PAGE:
Does the Zero Tolerance Policy Actually Work?

How Zero Tolerance Can Do More Harm Than Good

Two teenage boys (14-15) in hoods stealing items from school girl's bag (12-13)
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It's a question parents and professionals across the nation are asking: Does zero tolerance work in schools? Zero tolerance began as law calling for expulsion for bringing a gun on to school property, but it's quickly morphed into a policy that deals with bullying, drugs, alcohol and any act of violence, be it physical, verbal or attitudinal.

In some school districts, zero tolerance has slowly become synonymous with "we don't want to put up with any sort of nonsense." Such policies impose severe consequences for violations and, in some cases, this is doing more harm than good.

5 Reasons Why Zero Tolerance Policies Don't Work

1. Zero tolerance can hurt the victim of bullying.

Consider this scenario: A child has been bullied for quite some time. So far, the bullying has taken the form of humiliation and verbal abuse, but today it gets physical and the child is attacked by his tormentors. He fights back to get away.

The teacher takes all the students to the principal who, upon hearing what happened, suspends or expels all of the students, including the victim. Under a zero tolerance policy he has no flexibility to consider the circumstances because physical violence is unacceptable across the board.

2. Zero tolerance policies can take away a classroom teacher's autonomy to settle minor incidents and prevent bullying.

Consider this: A kindergarten class is having free play. In the course of play, a little boy says to another "I'm going to kill you." The teacher would really like to take the opportunity to use this as a teaching moment. She could talk to the students about what words really mean, how some phrases can't be used, even in jest, and how singling out one person can be considered bullying.

But under the zero tolerance policy she is required to report the incident to the administrator. The administrator then deals with the child as though he truly made a death threat.

3. Zero tolerance policies can be discriminatory to students with special needs.

Students with behavioral and emotional disabilities are often disciplined under these policies.

Under special education law, each case needs to be dealt with individually and with flexibility, if the incident is related to the student's disability. Those flexible solutions aren't always helpful. A student who needs routine to function or who comes from a rough home will not benefit from suspension or expulsion.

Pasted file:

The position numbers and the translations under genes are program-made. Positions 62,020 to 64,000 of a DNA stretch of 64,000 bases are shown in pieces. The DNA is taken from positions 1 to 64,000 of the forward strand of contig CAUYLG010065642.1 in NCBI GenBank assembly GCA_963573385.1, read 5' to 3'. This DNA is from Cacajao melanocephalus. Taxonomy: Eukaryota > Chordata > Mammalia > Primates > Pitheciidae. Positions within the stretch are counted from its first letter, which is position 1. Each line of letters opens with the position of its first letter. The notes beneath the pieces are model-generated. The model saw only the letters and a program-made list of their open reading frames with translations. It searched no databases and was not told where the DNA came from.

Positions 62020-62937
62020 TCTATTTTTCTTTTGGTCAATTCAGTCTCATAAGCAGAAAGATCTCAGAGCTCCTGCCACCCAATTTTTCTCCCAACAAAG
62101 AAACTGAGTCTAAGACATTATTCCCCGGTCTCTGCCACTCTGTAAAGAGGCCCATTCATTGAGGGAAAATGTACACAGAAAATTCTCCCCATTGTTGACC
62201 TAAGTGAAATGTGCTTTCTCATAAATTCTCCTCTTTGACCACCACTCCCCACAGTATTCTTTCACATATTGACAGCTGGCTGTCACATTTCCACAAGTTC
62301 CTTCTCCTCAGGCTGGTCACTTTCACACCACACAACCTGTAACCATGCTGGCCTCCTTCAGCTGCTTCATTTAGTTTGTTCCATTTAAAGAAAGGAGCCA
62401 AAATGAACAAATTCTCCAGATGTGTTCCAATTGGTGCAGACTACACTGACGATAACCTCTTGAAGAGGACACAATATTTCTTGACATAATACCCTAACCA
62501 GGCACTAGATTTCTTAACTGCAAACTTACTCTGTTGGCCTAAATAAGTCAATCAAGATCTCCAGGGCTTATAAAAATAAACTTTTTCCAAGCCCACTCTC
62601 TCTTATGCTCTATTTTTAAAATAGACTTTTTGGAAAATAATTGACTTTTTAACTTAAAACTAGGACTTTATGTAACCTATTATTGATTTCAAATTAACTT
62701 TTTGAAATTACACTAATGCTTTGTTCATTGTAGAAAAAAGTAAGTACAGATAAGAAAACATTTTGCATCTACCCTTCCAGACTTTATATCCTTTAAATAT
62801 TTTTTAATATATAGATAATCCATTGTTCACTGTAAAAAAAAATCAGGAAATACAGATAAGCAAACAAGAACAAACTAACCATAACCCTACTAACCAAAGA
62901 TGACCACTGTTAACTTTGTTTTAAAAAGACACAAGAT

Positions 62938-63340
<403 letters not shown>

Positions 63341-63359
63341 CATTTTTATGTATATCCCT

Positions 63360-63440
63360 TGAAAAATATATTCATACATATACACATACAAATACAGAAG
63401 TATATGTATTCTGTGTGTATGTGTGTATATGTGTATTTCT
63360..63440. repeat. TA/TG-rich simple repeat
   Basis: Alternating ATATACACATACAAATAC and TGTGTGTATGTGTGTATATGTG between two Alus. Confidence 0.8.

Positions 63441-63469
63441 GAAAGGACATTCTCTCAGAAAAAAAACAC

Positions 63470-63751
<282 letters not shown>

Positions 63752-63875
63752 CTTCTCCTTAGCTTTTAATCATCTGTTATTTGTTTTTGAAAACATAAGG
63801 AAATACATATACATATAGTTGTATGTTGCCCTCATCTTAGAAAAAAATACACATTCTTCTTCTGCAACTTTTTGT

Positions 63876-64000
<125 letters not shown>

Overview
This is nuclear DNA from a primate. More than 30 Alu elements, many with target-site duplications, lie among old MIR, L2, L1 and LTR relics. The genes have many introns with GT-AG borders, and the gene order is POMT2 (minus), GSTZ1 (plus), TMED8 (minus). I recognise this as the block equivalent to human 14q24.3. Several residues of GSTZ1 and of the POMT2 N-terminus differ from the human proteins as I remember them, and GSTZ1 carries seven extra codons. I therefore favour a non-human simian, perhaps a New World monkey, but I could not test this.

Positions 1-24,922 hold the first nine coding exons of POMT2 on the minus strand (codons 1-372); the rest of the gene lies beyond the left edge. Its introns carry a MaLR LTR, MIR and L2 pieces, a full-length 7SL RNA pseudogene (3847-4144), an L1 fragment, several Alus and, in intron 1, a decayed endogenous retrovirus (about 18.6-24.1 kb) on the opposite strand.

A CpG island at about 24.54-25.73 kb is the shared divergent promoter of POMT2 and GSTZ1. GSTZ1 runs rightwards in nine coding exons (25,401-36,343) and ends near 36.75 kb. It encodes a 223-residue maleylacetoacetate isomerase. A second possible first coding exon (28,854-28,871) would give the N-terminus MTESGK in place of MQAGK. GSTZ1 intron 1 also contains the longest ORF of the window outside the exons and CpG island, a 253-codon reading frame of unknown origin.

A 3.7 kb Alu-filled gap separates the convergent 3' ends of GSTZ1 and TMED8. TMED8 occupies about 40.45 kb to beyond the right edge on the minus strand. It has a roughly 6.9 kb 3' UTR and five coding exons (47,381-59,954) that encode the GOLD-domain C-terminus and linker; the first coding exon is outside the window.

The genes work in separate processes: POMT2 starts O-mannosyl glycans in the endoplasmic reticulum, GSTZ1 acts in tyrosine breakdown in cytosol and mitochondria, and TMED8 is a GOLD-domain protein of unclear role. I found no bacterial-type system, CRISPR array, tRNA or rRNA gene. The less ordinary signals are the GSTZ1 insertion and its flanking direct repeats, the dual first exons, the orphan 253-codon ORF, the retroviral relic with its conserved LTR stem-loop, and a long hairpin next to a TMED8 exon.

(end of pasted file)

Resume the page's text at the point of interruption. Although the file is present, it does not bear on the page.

An example: When I first began teaching, I worked in a classroom for children with behavioral impairments. One of our students who came from a very abusive, neglectful home, was suspended one morning for threatening another teacher. To our surprise, he was back in his seat after lunch, having snuck back into school because it was the safer option.

    4. Zero tolerance policies don't take age into account.

    District-wide policies require a curious kindergartener to be treated the same way as an older student determined to bully or cause harm.

    Case in point: In Anderson County, Tennessee in 2008, eight children were expelled under the zero tolerance policy. One of those children was a kindergarten student who brought a toy gun to school in his backpack, and another was a middle-schooler who threatened to shoot the principal. The intent was very different, but the punishment was the same.

    5. Zero tolerance policies can punish the well-intended.

    A real-life scenario from Longmont, Colorado demonstrates this point: Fifth grader Shannon Coslet's mother packed a knife in her lunchbox with which Shannon could cut her apple. Understanding that knives were against the rules, Shannon turned the knife in to a teacher, was praised for doing the right thing and then expelled under the zero tolerance policy because she was in possession of a weapon.

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